WOW: That's sound advice - thank you for sharing. How did you come up with your title?

Al: Good question, the answer to which I am using in some of the book signing talks. The title Looking West refers to the fact that my small Protestant community in Lebanon was connected to Western culture at its roots. The same was true of the Eastern Christians, particularly the Maronites and Melkites, who looked to France and to Rome for cultural and religious sustenance. We looked to the West for our values, entertainment, music, movies, books, clothing, and travel. For us in the Protestant community, America was our “West.” It was missionaries from New England who brought Protestantism to Lebanon in the nineteenth Century, and succeeded in converting many Eastern Christians. As I said in the book, The Christian community from whence I sprung insisted that Lebanon was a Phoenician, not Arab, nation and looked to the West, and specifically to America, for inspiration and support.

WOW: Thank you for sharing that insider information with our readers - great title and explanation. Here's a fun question: If Looking West was made into a movie, what would be the theme song and why?

Al: I would choose two songs, America by Neil Diamond for the start of the movie and You Raise Me Up by Josh Groban for the second part of the movie. The words Diamond uses are just how I felt as an immigrant coming to America. On the boats and on the planes, to a new and a shiny place, they’re coming to America. The America of the 1960s was a country that welcomed immigrants with open arms. Diamond sings My country ‘tis of thee, Sweet land of liberty. This is exactly how I felt as our ship approached the New York harbor and I saw the Statue of Liberty.

The Josh Groban song is for later in the movie because it sings of struggle and hope. His words resonate with my struggle to achieve my goals, you raise me up, so I can stand on mountains, you raise me up, to walk on stormy seas. With God’s help, I achieved my dream, I made it to where I wanted to be in my life, the realm of the mind.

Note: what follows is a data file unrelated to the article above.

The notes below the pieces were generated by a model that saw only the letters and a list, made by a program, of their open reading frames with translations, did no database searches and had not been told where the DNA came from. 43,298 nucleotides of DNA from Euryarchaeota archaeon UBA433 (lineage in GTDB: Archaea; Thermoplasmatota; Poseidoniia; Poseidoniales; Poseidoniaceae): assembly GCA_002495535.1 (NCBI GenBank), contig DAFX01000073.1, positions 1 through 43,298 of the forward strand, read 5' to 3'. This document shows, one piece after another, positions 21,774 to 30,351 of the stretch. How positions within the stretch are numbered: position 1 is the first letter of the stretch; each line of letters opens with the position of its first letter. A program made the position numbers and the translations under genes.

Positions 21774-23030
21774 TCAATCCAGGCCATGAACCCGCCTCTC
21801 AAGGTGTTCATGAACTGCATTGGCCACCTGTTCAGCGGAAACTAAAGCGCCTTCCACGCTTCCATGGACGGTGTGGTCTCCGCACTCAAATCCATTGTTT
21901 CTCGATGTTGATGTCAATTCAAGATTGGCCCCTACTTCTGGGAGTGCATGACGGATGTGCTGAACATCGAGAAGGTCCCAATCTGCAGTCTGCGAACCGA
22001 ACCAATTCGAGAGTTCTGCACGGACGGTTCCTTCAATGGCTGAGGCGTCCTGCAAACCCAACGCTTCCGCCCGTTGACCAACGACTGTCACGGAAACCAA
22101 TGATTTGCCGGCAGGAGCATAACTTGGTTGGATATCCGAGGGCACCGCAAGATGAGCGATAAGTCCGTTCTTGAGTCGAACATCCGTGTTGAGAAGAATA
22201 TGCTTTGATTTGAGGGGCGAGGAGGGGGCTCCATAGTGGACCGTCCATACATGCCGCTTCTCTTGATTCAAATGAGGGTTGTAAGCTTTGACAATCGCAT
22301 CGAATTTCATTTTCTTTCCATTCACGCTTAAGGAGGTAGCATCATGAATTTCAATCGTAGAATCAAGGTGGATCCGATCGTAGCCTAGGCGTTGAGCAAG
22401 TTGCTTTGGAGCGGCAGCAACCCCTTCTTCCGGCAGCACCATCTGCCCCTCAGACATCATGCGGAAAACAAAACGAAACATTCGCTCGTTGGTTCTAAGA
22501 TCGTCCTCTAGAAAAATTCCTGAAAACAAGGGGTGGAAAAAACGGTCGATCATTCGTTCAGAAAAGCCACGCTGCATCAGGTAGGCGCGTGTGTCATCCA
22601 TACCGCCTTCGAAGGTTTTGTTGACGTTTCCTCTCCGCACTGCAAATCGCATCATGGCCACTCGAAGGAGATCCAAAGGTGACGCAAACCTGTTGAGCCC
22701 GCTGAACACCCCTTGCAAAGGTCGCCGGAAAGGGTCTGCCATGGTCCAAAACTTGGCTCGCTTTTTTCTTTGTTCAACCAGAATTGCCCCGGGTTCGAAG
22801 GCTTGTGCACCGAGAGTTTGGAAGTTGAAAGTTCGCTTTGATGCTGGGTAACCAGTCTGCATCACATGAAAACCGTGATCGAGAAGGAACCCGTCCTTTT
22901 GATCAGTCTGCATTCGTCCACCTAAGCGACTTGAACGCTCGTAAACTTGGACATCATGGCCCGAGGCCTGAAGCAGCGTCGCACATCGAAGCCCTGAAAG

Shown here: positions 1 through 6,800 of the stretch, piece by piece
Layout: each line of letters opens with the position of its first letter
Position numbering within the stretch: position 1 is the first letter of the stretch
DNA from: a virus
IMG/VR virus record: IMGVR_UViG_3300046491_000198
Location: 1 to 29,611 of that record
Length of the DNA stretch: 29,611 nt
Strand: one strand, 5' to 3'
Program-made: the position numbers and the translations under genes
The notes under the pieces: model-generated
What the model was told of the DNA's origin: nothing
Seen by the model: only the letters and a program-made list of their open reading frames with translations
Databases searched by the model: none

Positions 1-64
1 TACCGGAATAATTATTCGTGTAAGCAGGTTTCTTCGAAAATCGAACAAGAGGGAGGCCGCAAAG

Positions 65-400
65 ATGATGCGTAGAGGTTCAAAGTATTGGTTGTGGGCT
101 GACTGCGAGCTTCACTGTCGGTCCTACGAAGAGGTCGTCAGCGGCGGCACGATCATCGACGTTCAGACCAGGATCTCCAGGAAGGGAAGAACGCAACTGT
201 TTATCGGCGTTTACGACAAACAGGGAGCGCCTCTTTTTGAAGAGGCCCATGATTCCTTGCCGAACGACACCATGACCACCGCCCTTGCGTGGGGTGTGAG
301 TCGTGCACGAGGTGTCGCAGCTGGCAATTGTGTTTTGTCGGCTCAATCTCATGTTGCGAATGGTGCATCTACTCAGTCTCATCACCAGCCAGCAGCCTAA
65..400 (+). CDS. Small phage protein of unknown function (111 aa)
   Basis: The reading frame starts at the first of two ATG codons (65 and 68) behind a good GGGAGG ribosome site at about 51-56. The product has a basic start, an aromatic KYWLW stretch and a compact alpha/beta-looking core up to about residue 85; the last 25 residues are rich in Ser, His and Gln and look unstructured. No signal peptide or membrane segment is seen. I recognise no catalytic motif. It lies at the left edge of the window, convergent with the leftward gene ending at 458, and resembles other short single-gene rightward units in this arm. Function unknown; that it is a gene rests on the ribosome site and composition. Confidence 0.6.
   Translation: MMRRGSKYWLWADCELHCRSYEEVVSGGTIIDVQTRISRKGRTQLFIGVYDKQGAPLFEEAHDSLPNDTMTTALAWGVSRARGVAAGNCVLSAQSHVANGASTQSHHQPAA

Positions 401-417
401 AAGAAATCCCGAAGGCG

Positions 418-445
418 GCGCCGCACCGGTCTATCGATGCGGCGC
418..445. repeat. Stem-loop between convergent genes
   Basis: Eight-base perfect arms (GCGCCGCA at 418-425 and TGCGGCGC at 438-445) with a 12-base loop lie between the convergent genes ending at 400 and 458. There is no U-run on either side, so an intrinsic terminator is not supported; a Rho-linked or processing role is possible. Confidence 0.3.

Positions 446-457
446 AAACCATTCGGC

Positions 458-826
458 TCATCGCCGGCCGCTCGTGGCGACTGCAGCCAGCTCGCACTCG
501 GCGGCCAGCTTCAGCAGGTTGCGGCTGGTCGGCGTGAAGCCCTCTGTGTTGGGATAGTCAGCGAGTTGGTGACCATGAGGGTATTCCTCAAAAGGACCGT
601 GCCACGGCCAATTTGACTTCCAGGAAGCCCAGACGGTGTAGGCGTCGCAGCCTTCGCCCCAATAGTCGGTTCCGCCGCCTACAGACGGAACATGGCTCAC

WOW: If I had to choose between those two I'd have a tough time too! Great ideas!

What's next for you?

Al: I’ve started working on a sequel, except I am thinking seriously of writing it not as a memoir, but as a novel. It’ll be based on my life in academia. There’s lots of conflict involving people who are still around, or the families, and I am sure they would not take kindly to my relating some of the stories. It is about this idealistic individual who starts as a young assistant professor counting on spending the rest of his life pursuing a scholarly career in an intellectual paradise disconnected from real world concerns. He finds out the truth about academic life very fast. He tries to fight to preserve his scholarly independence and, in the process, he makes enemies, is wounded more than once, and finds out academia is as cut throat as anywhere else, perhaps more. The story climax on how he overcomes conflicts and difficulties, and eventually reaches scholarly independence.

Of course, writing a book like this means I have to go take courses in creative fiction writing, and I am looking at what is available right now.

WOW: I just don't know how you find the time - very impressive! Readers should know you are also a busy volunteer - what would you like to tell others about volunteer work and how it has impacted your life?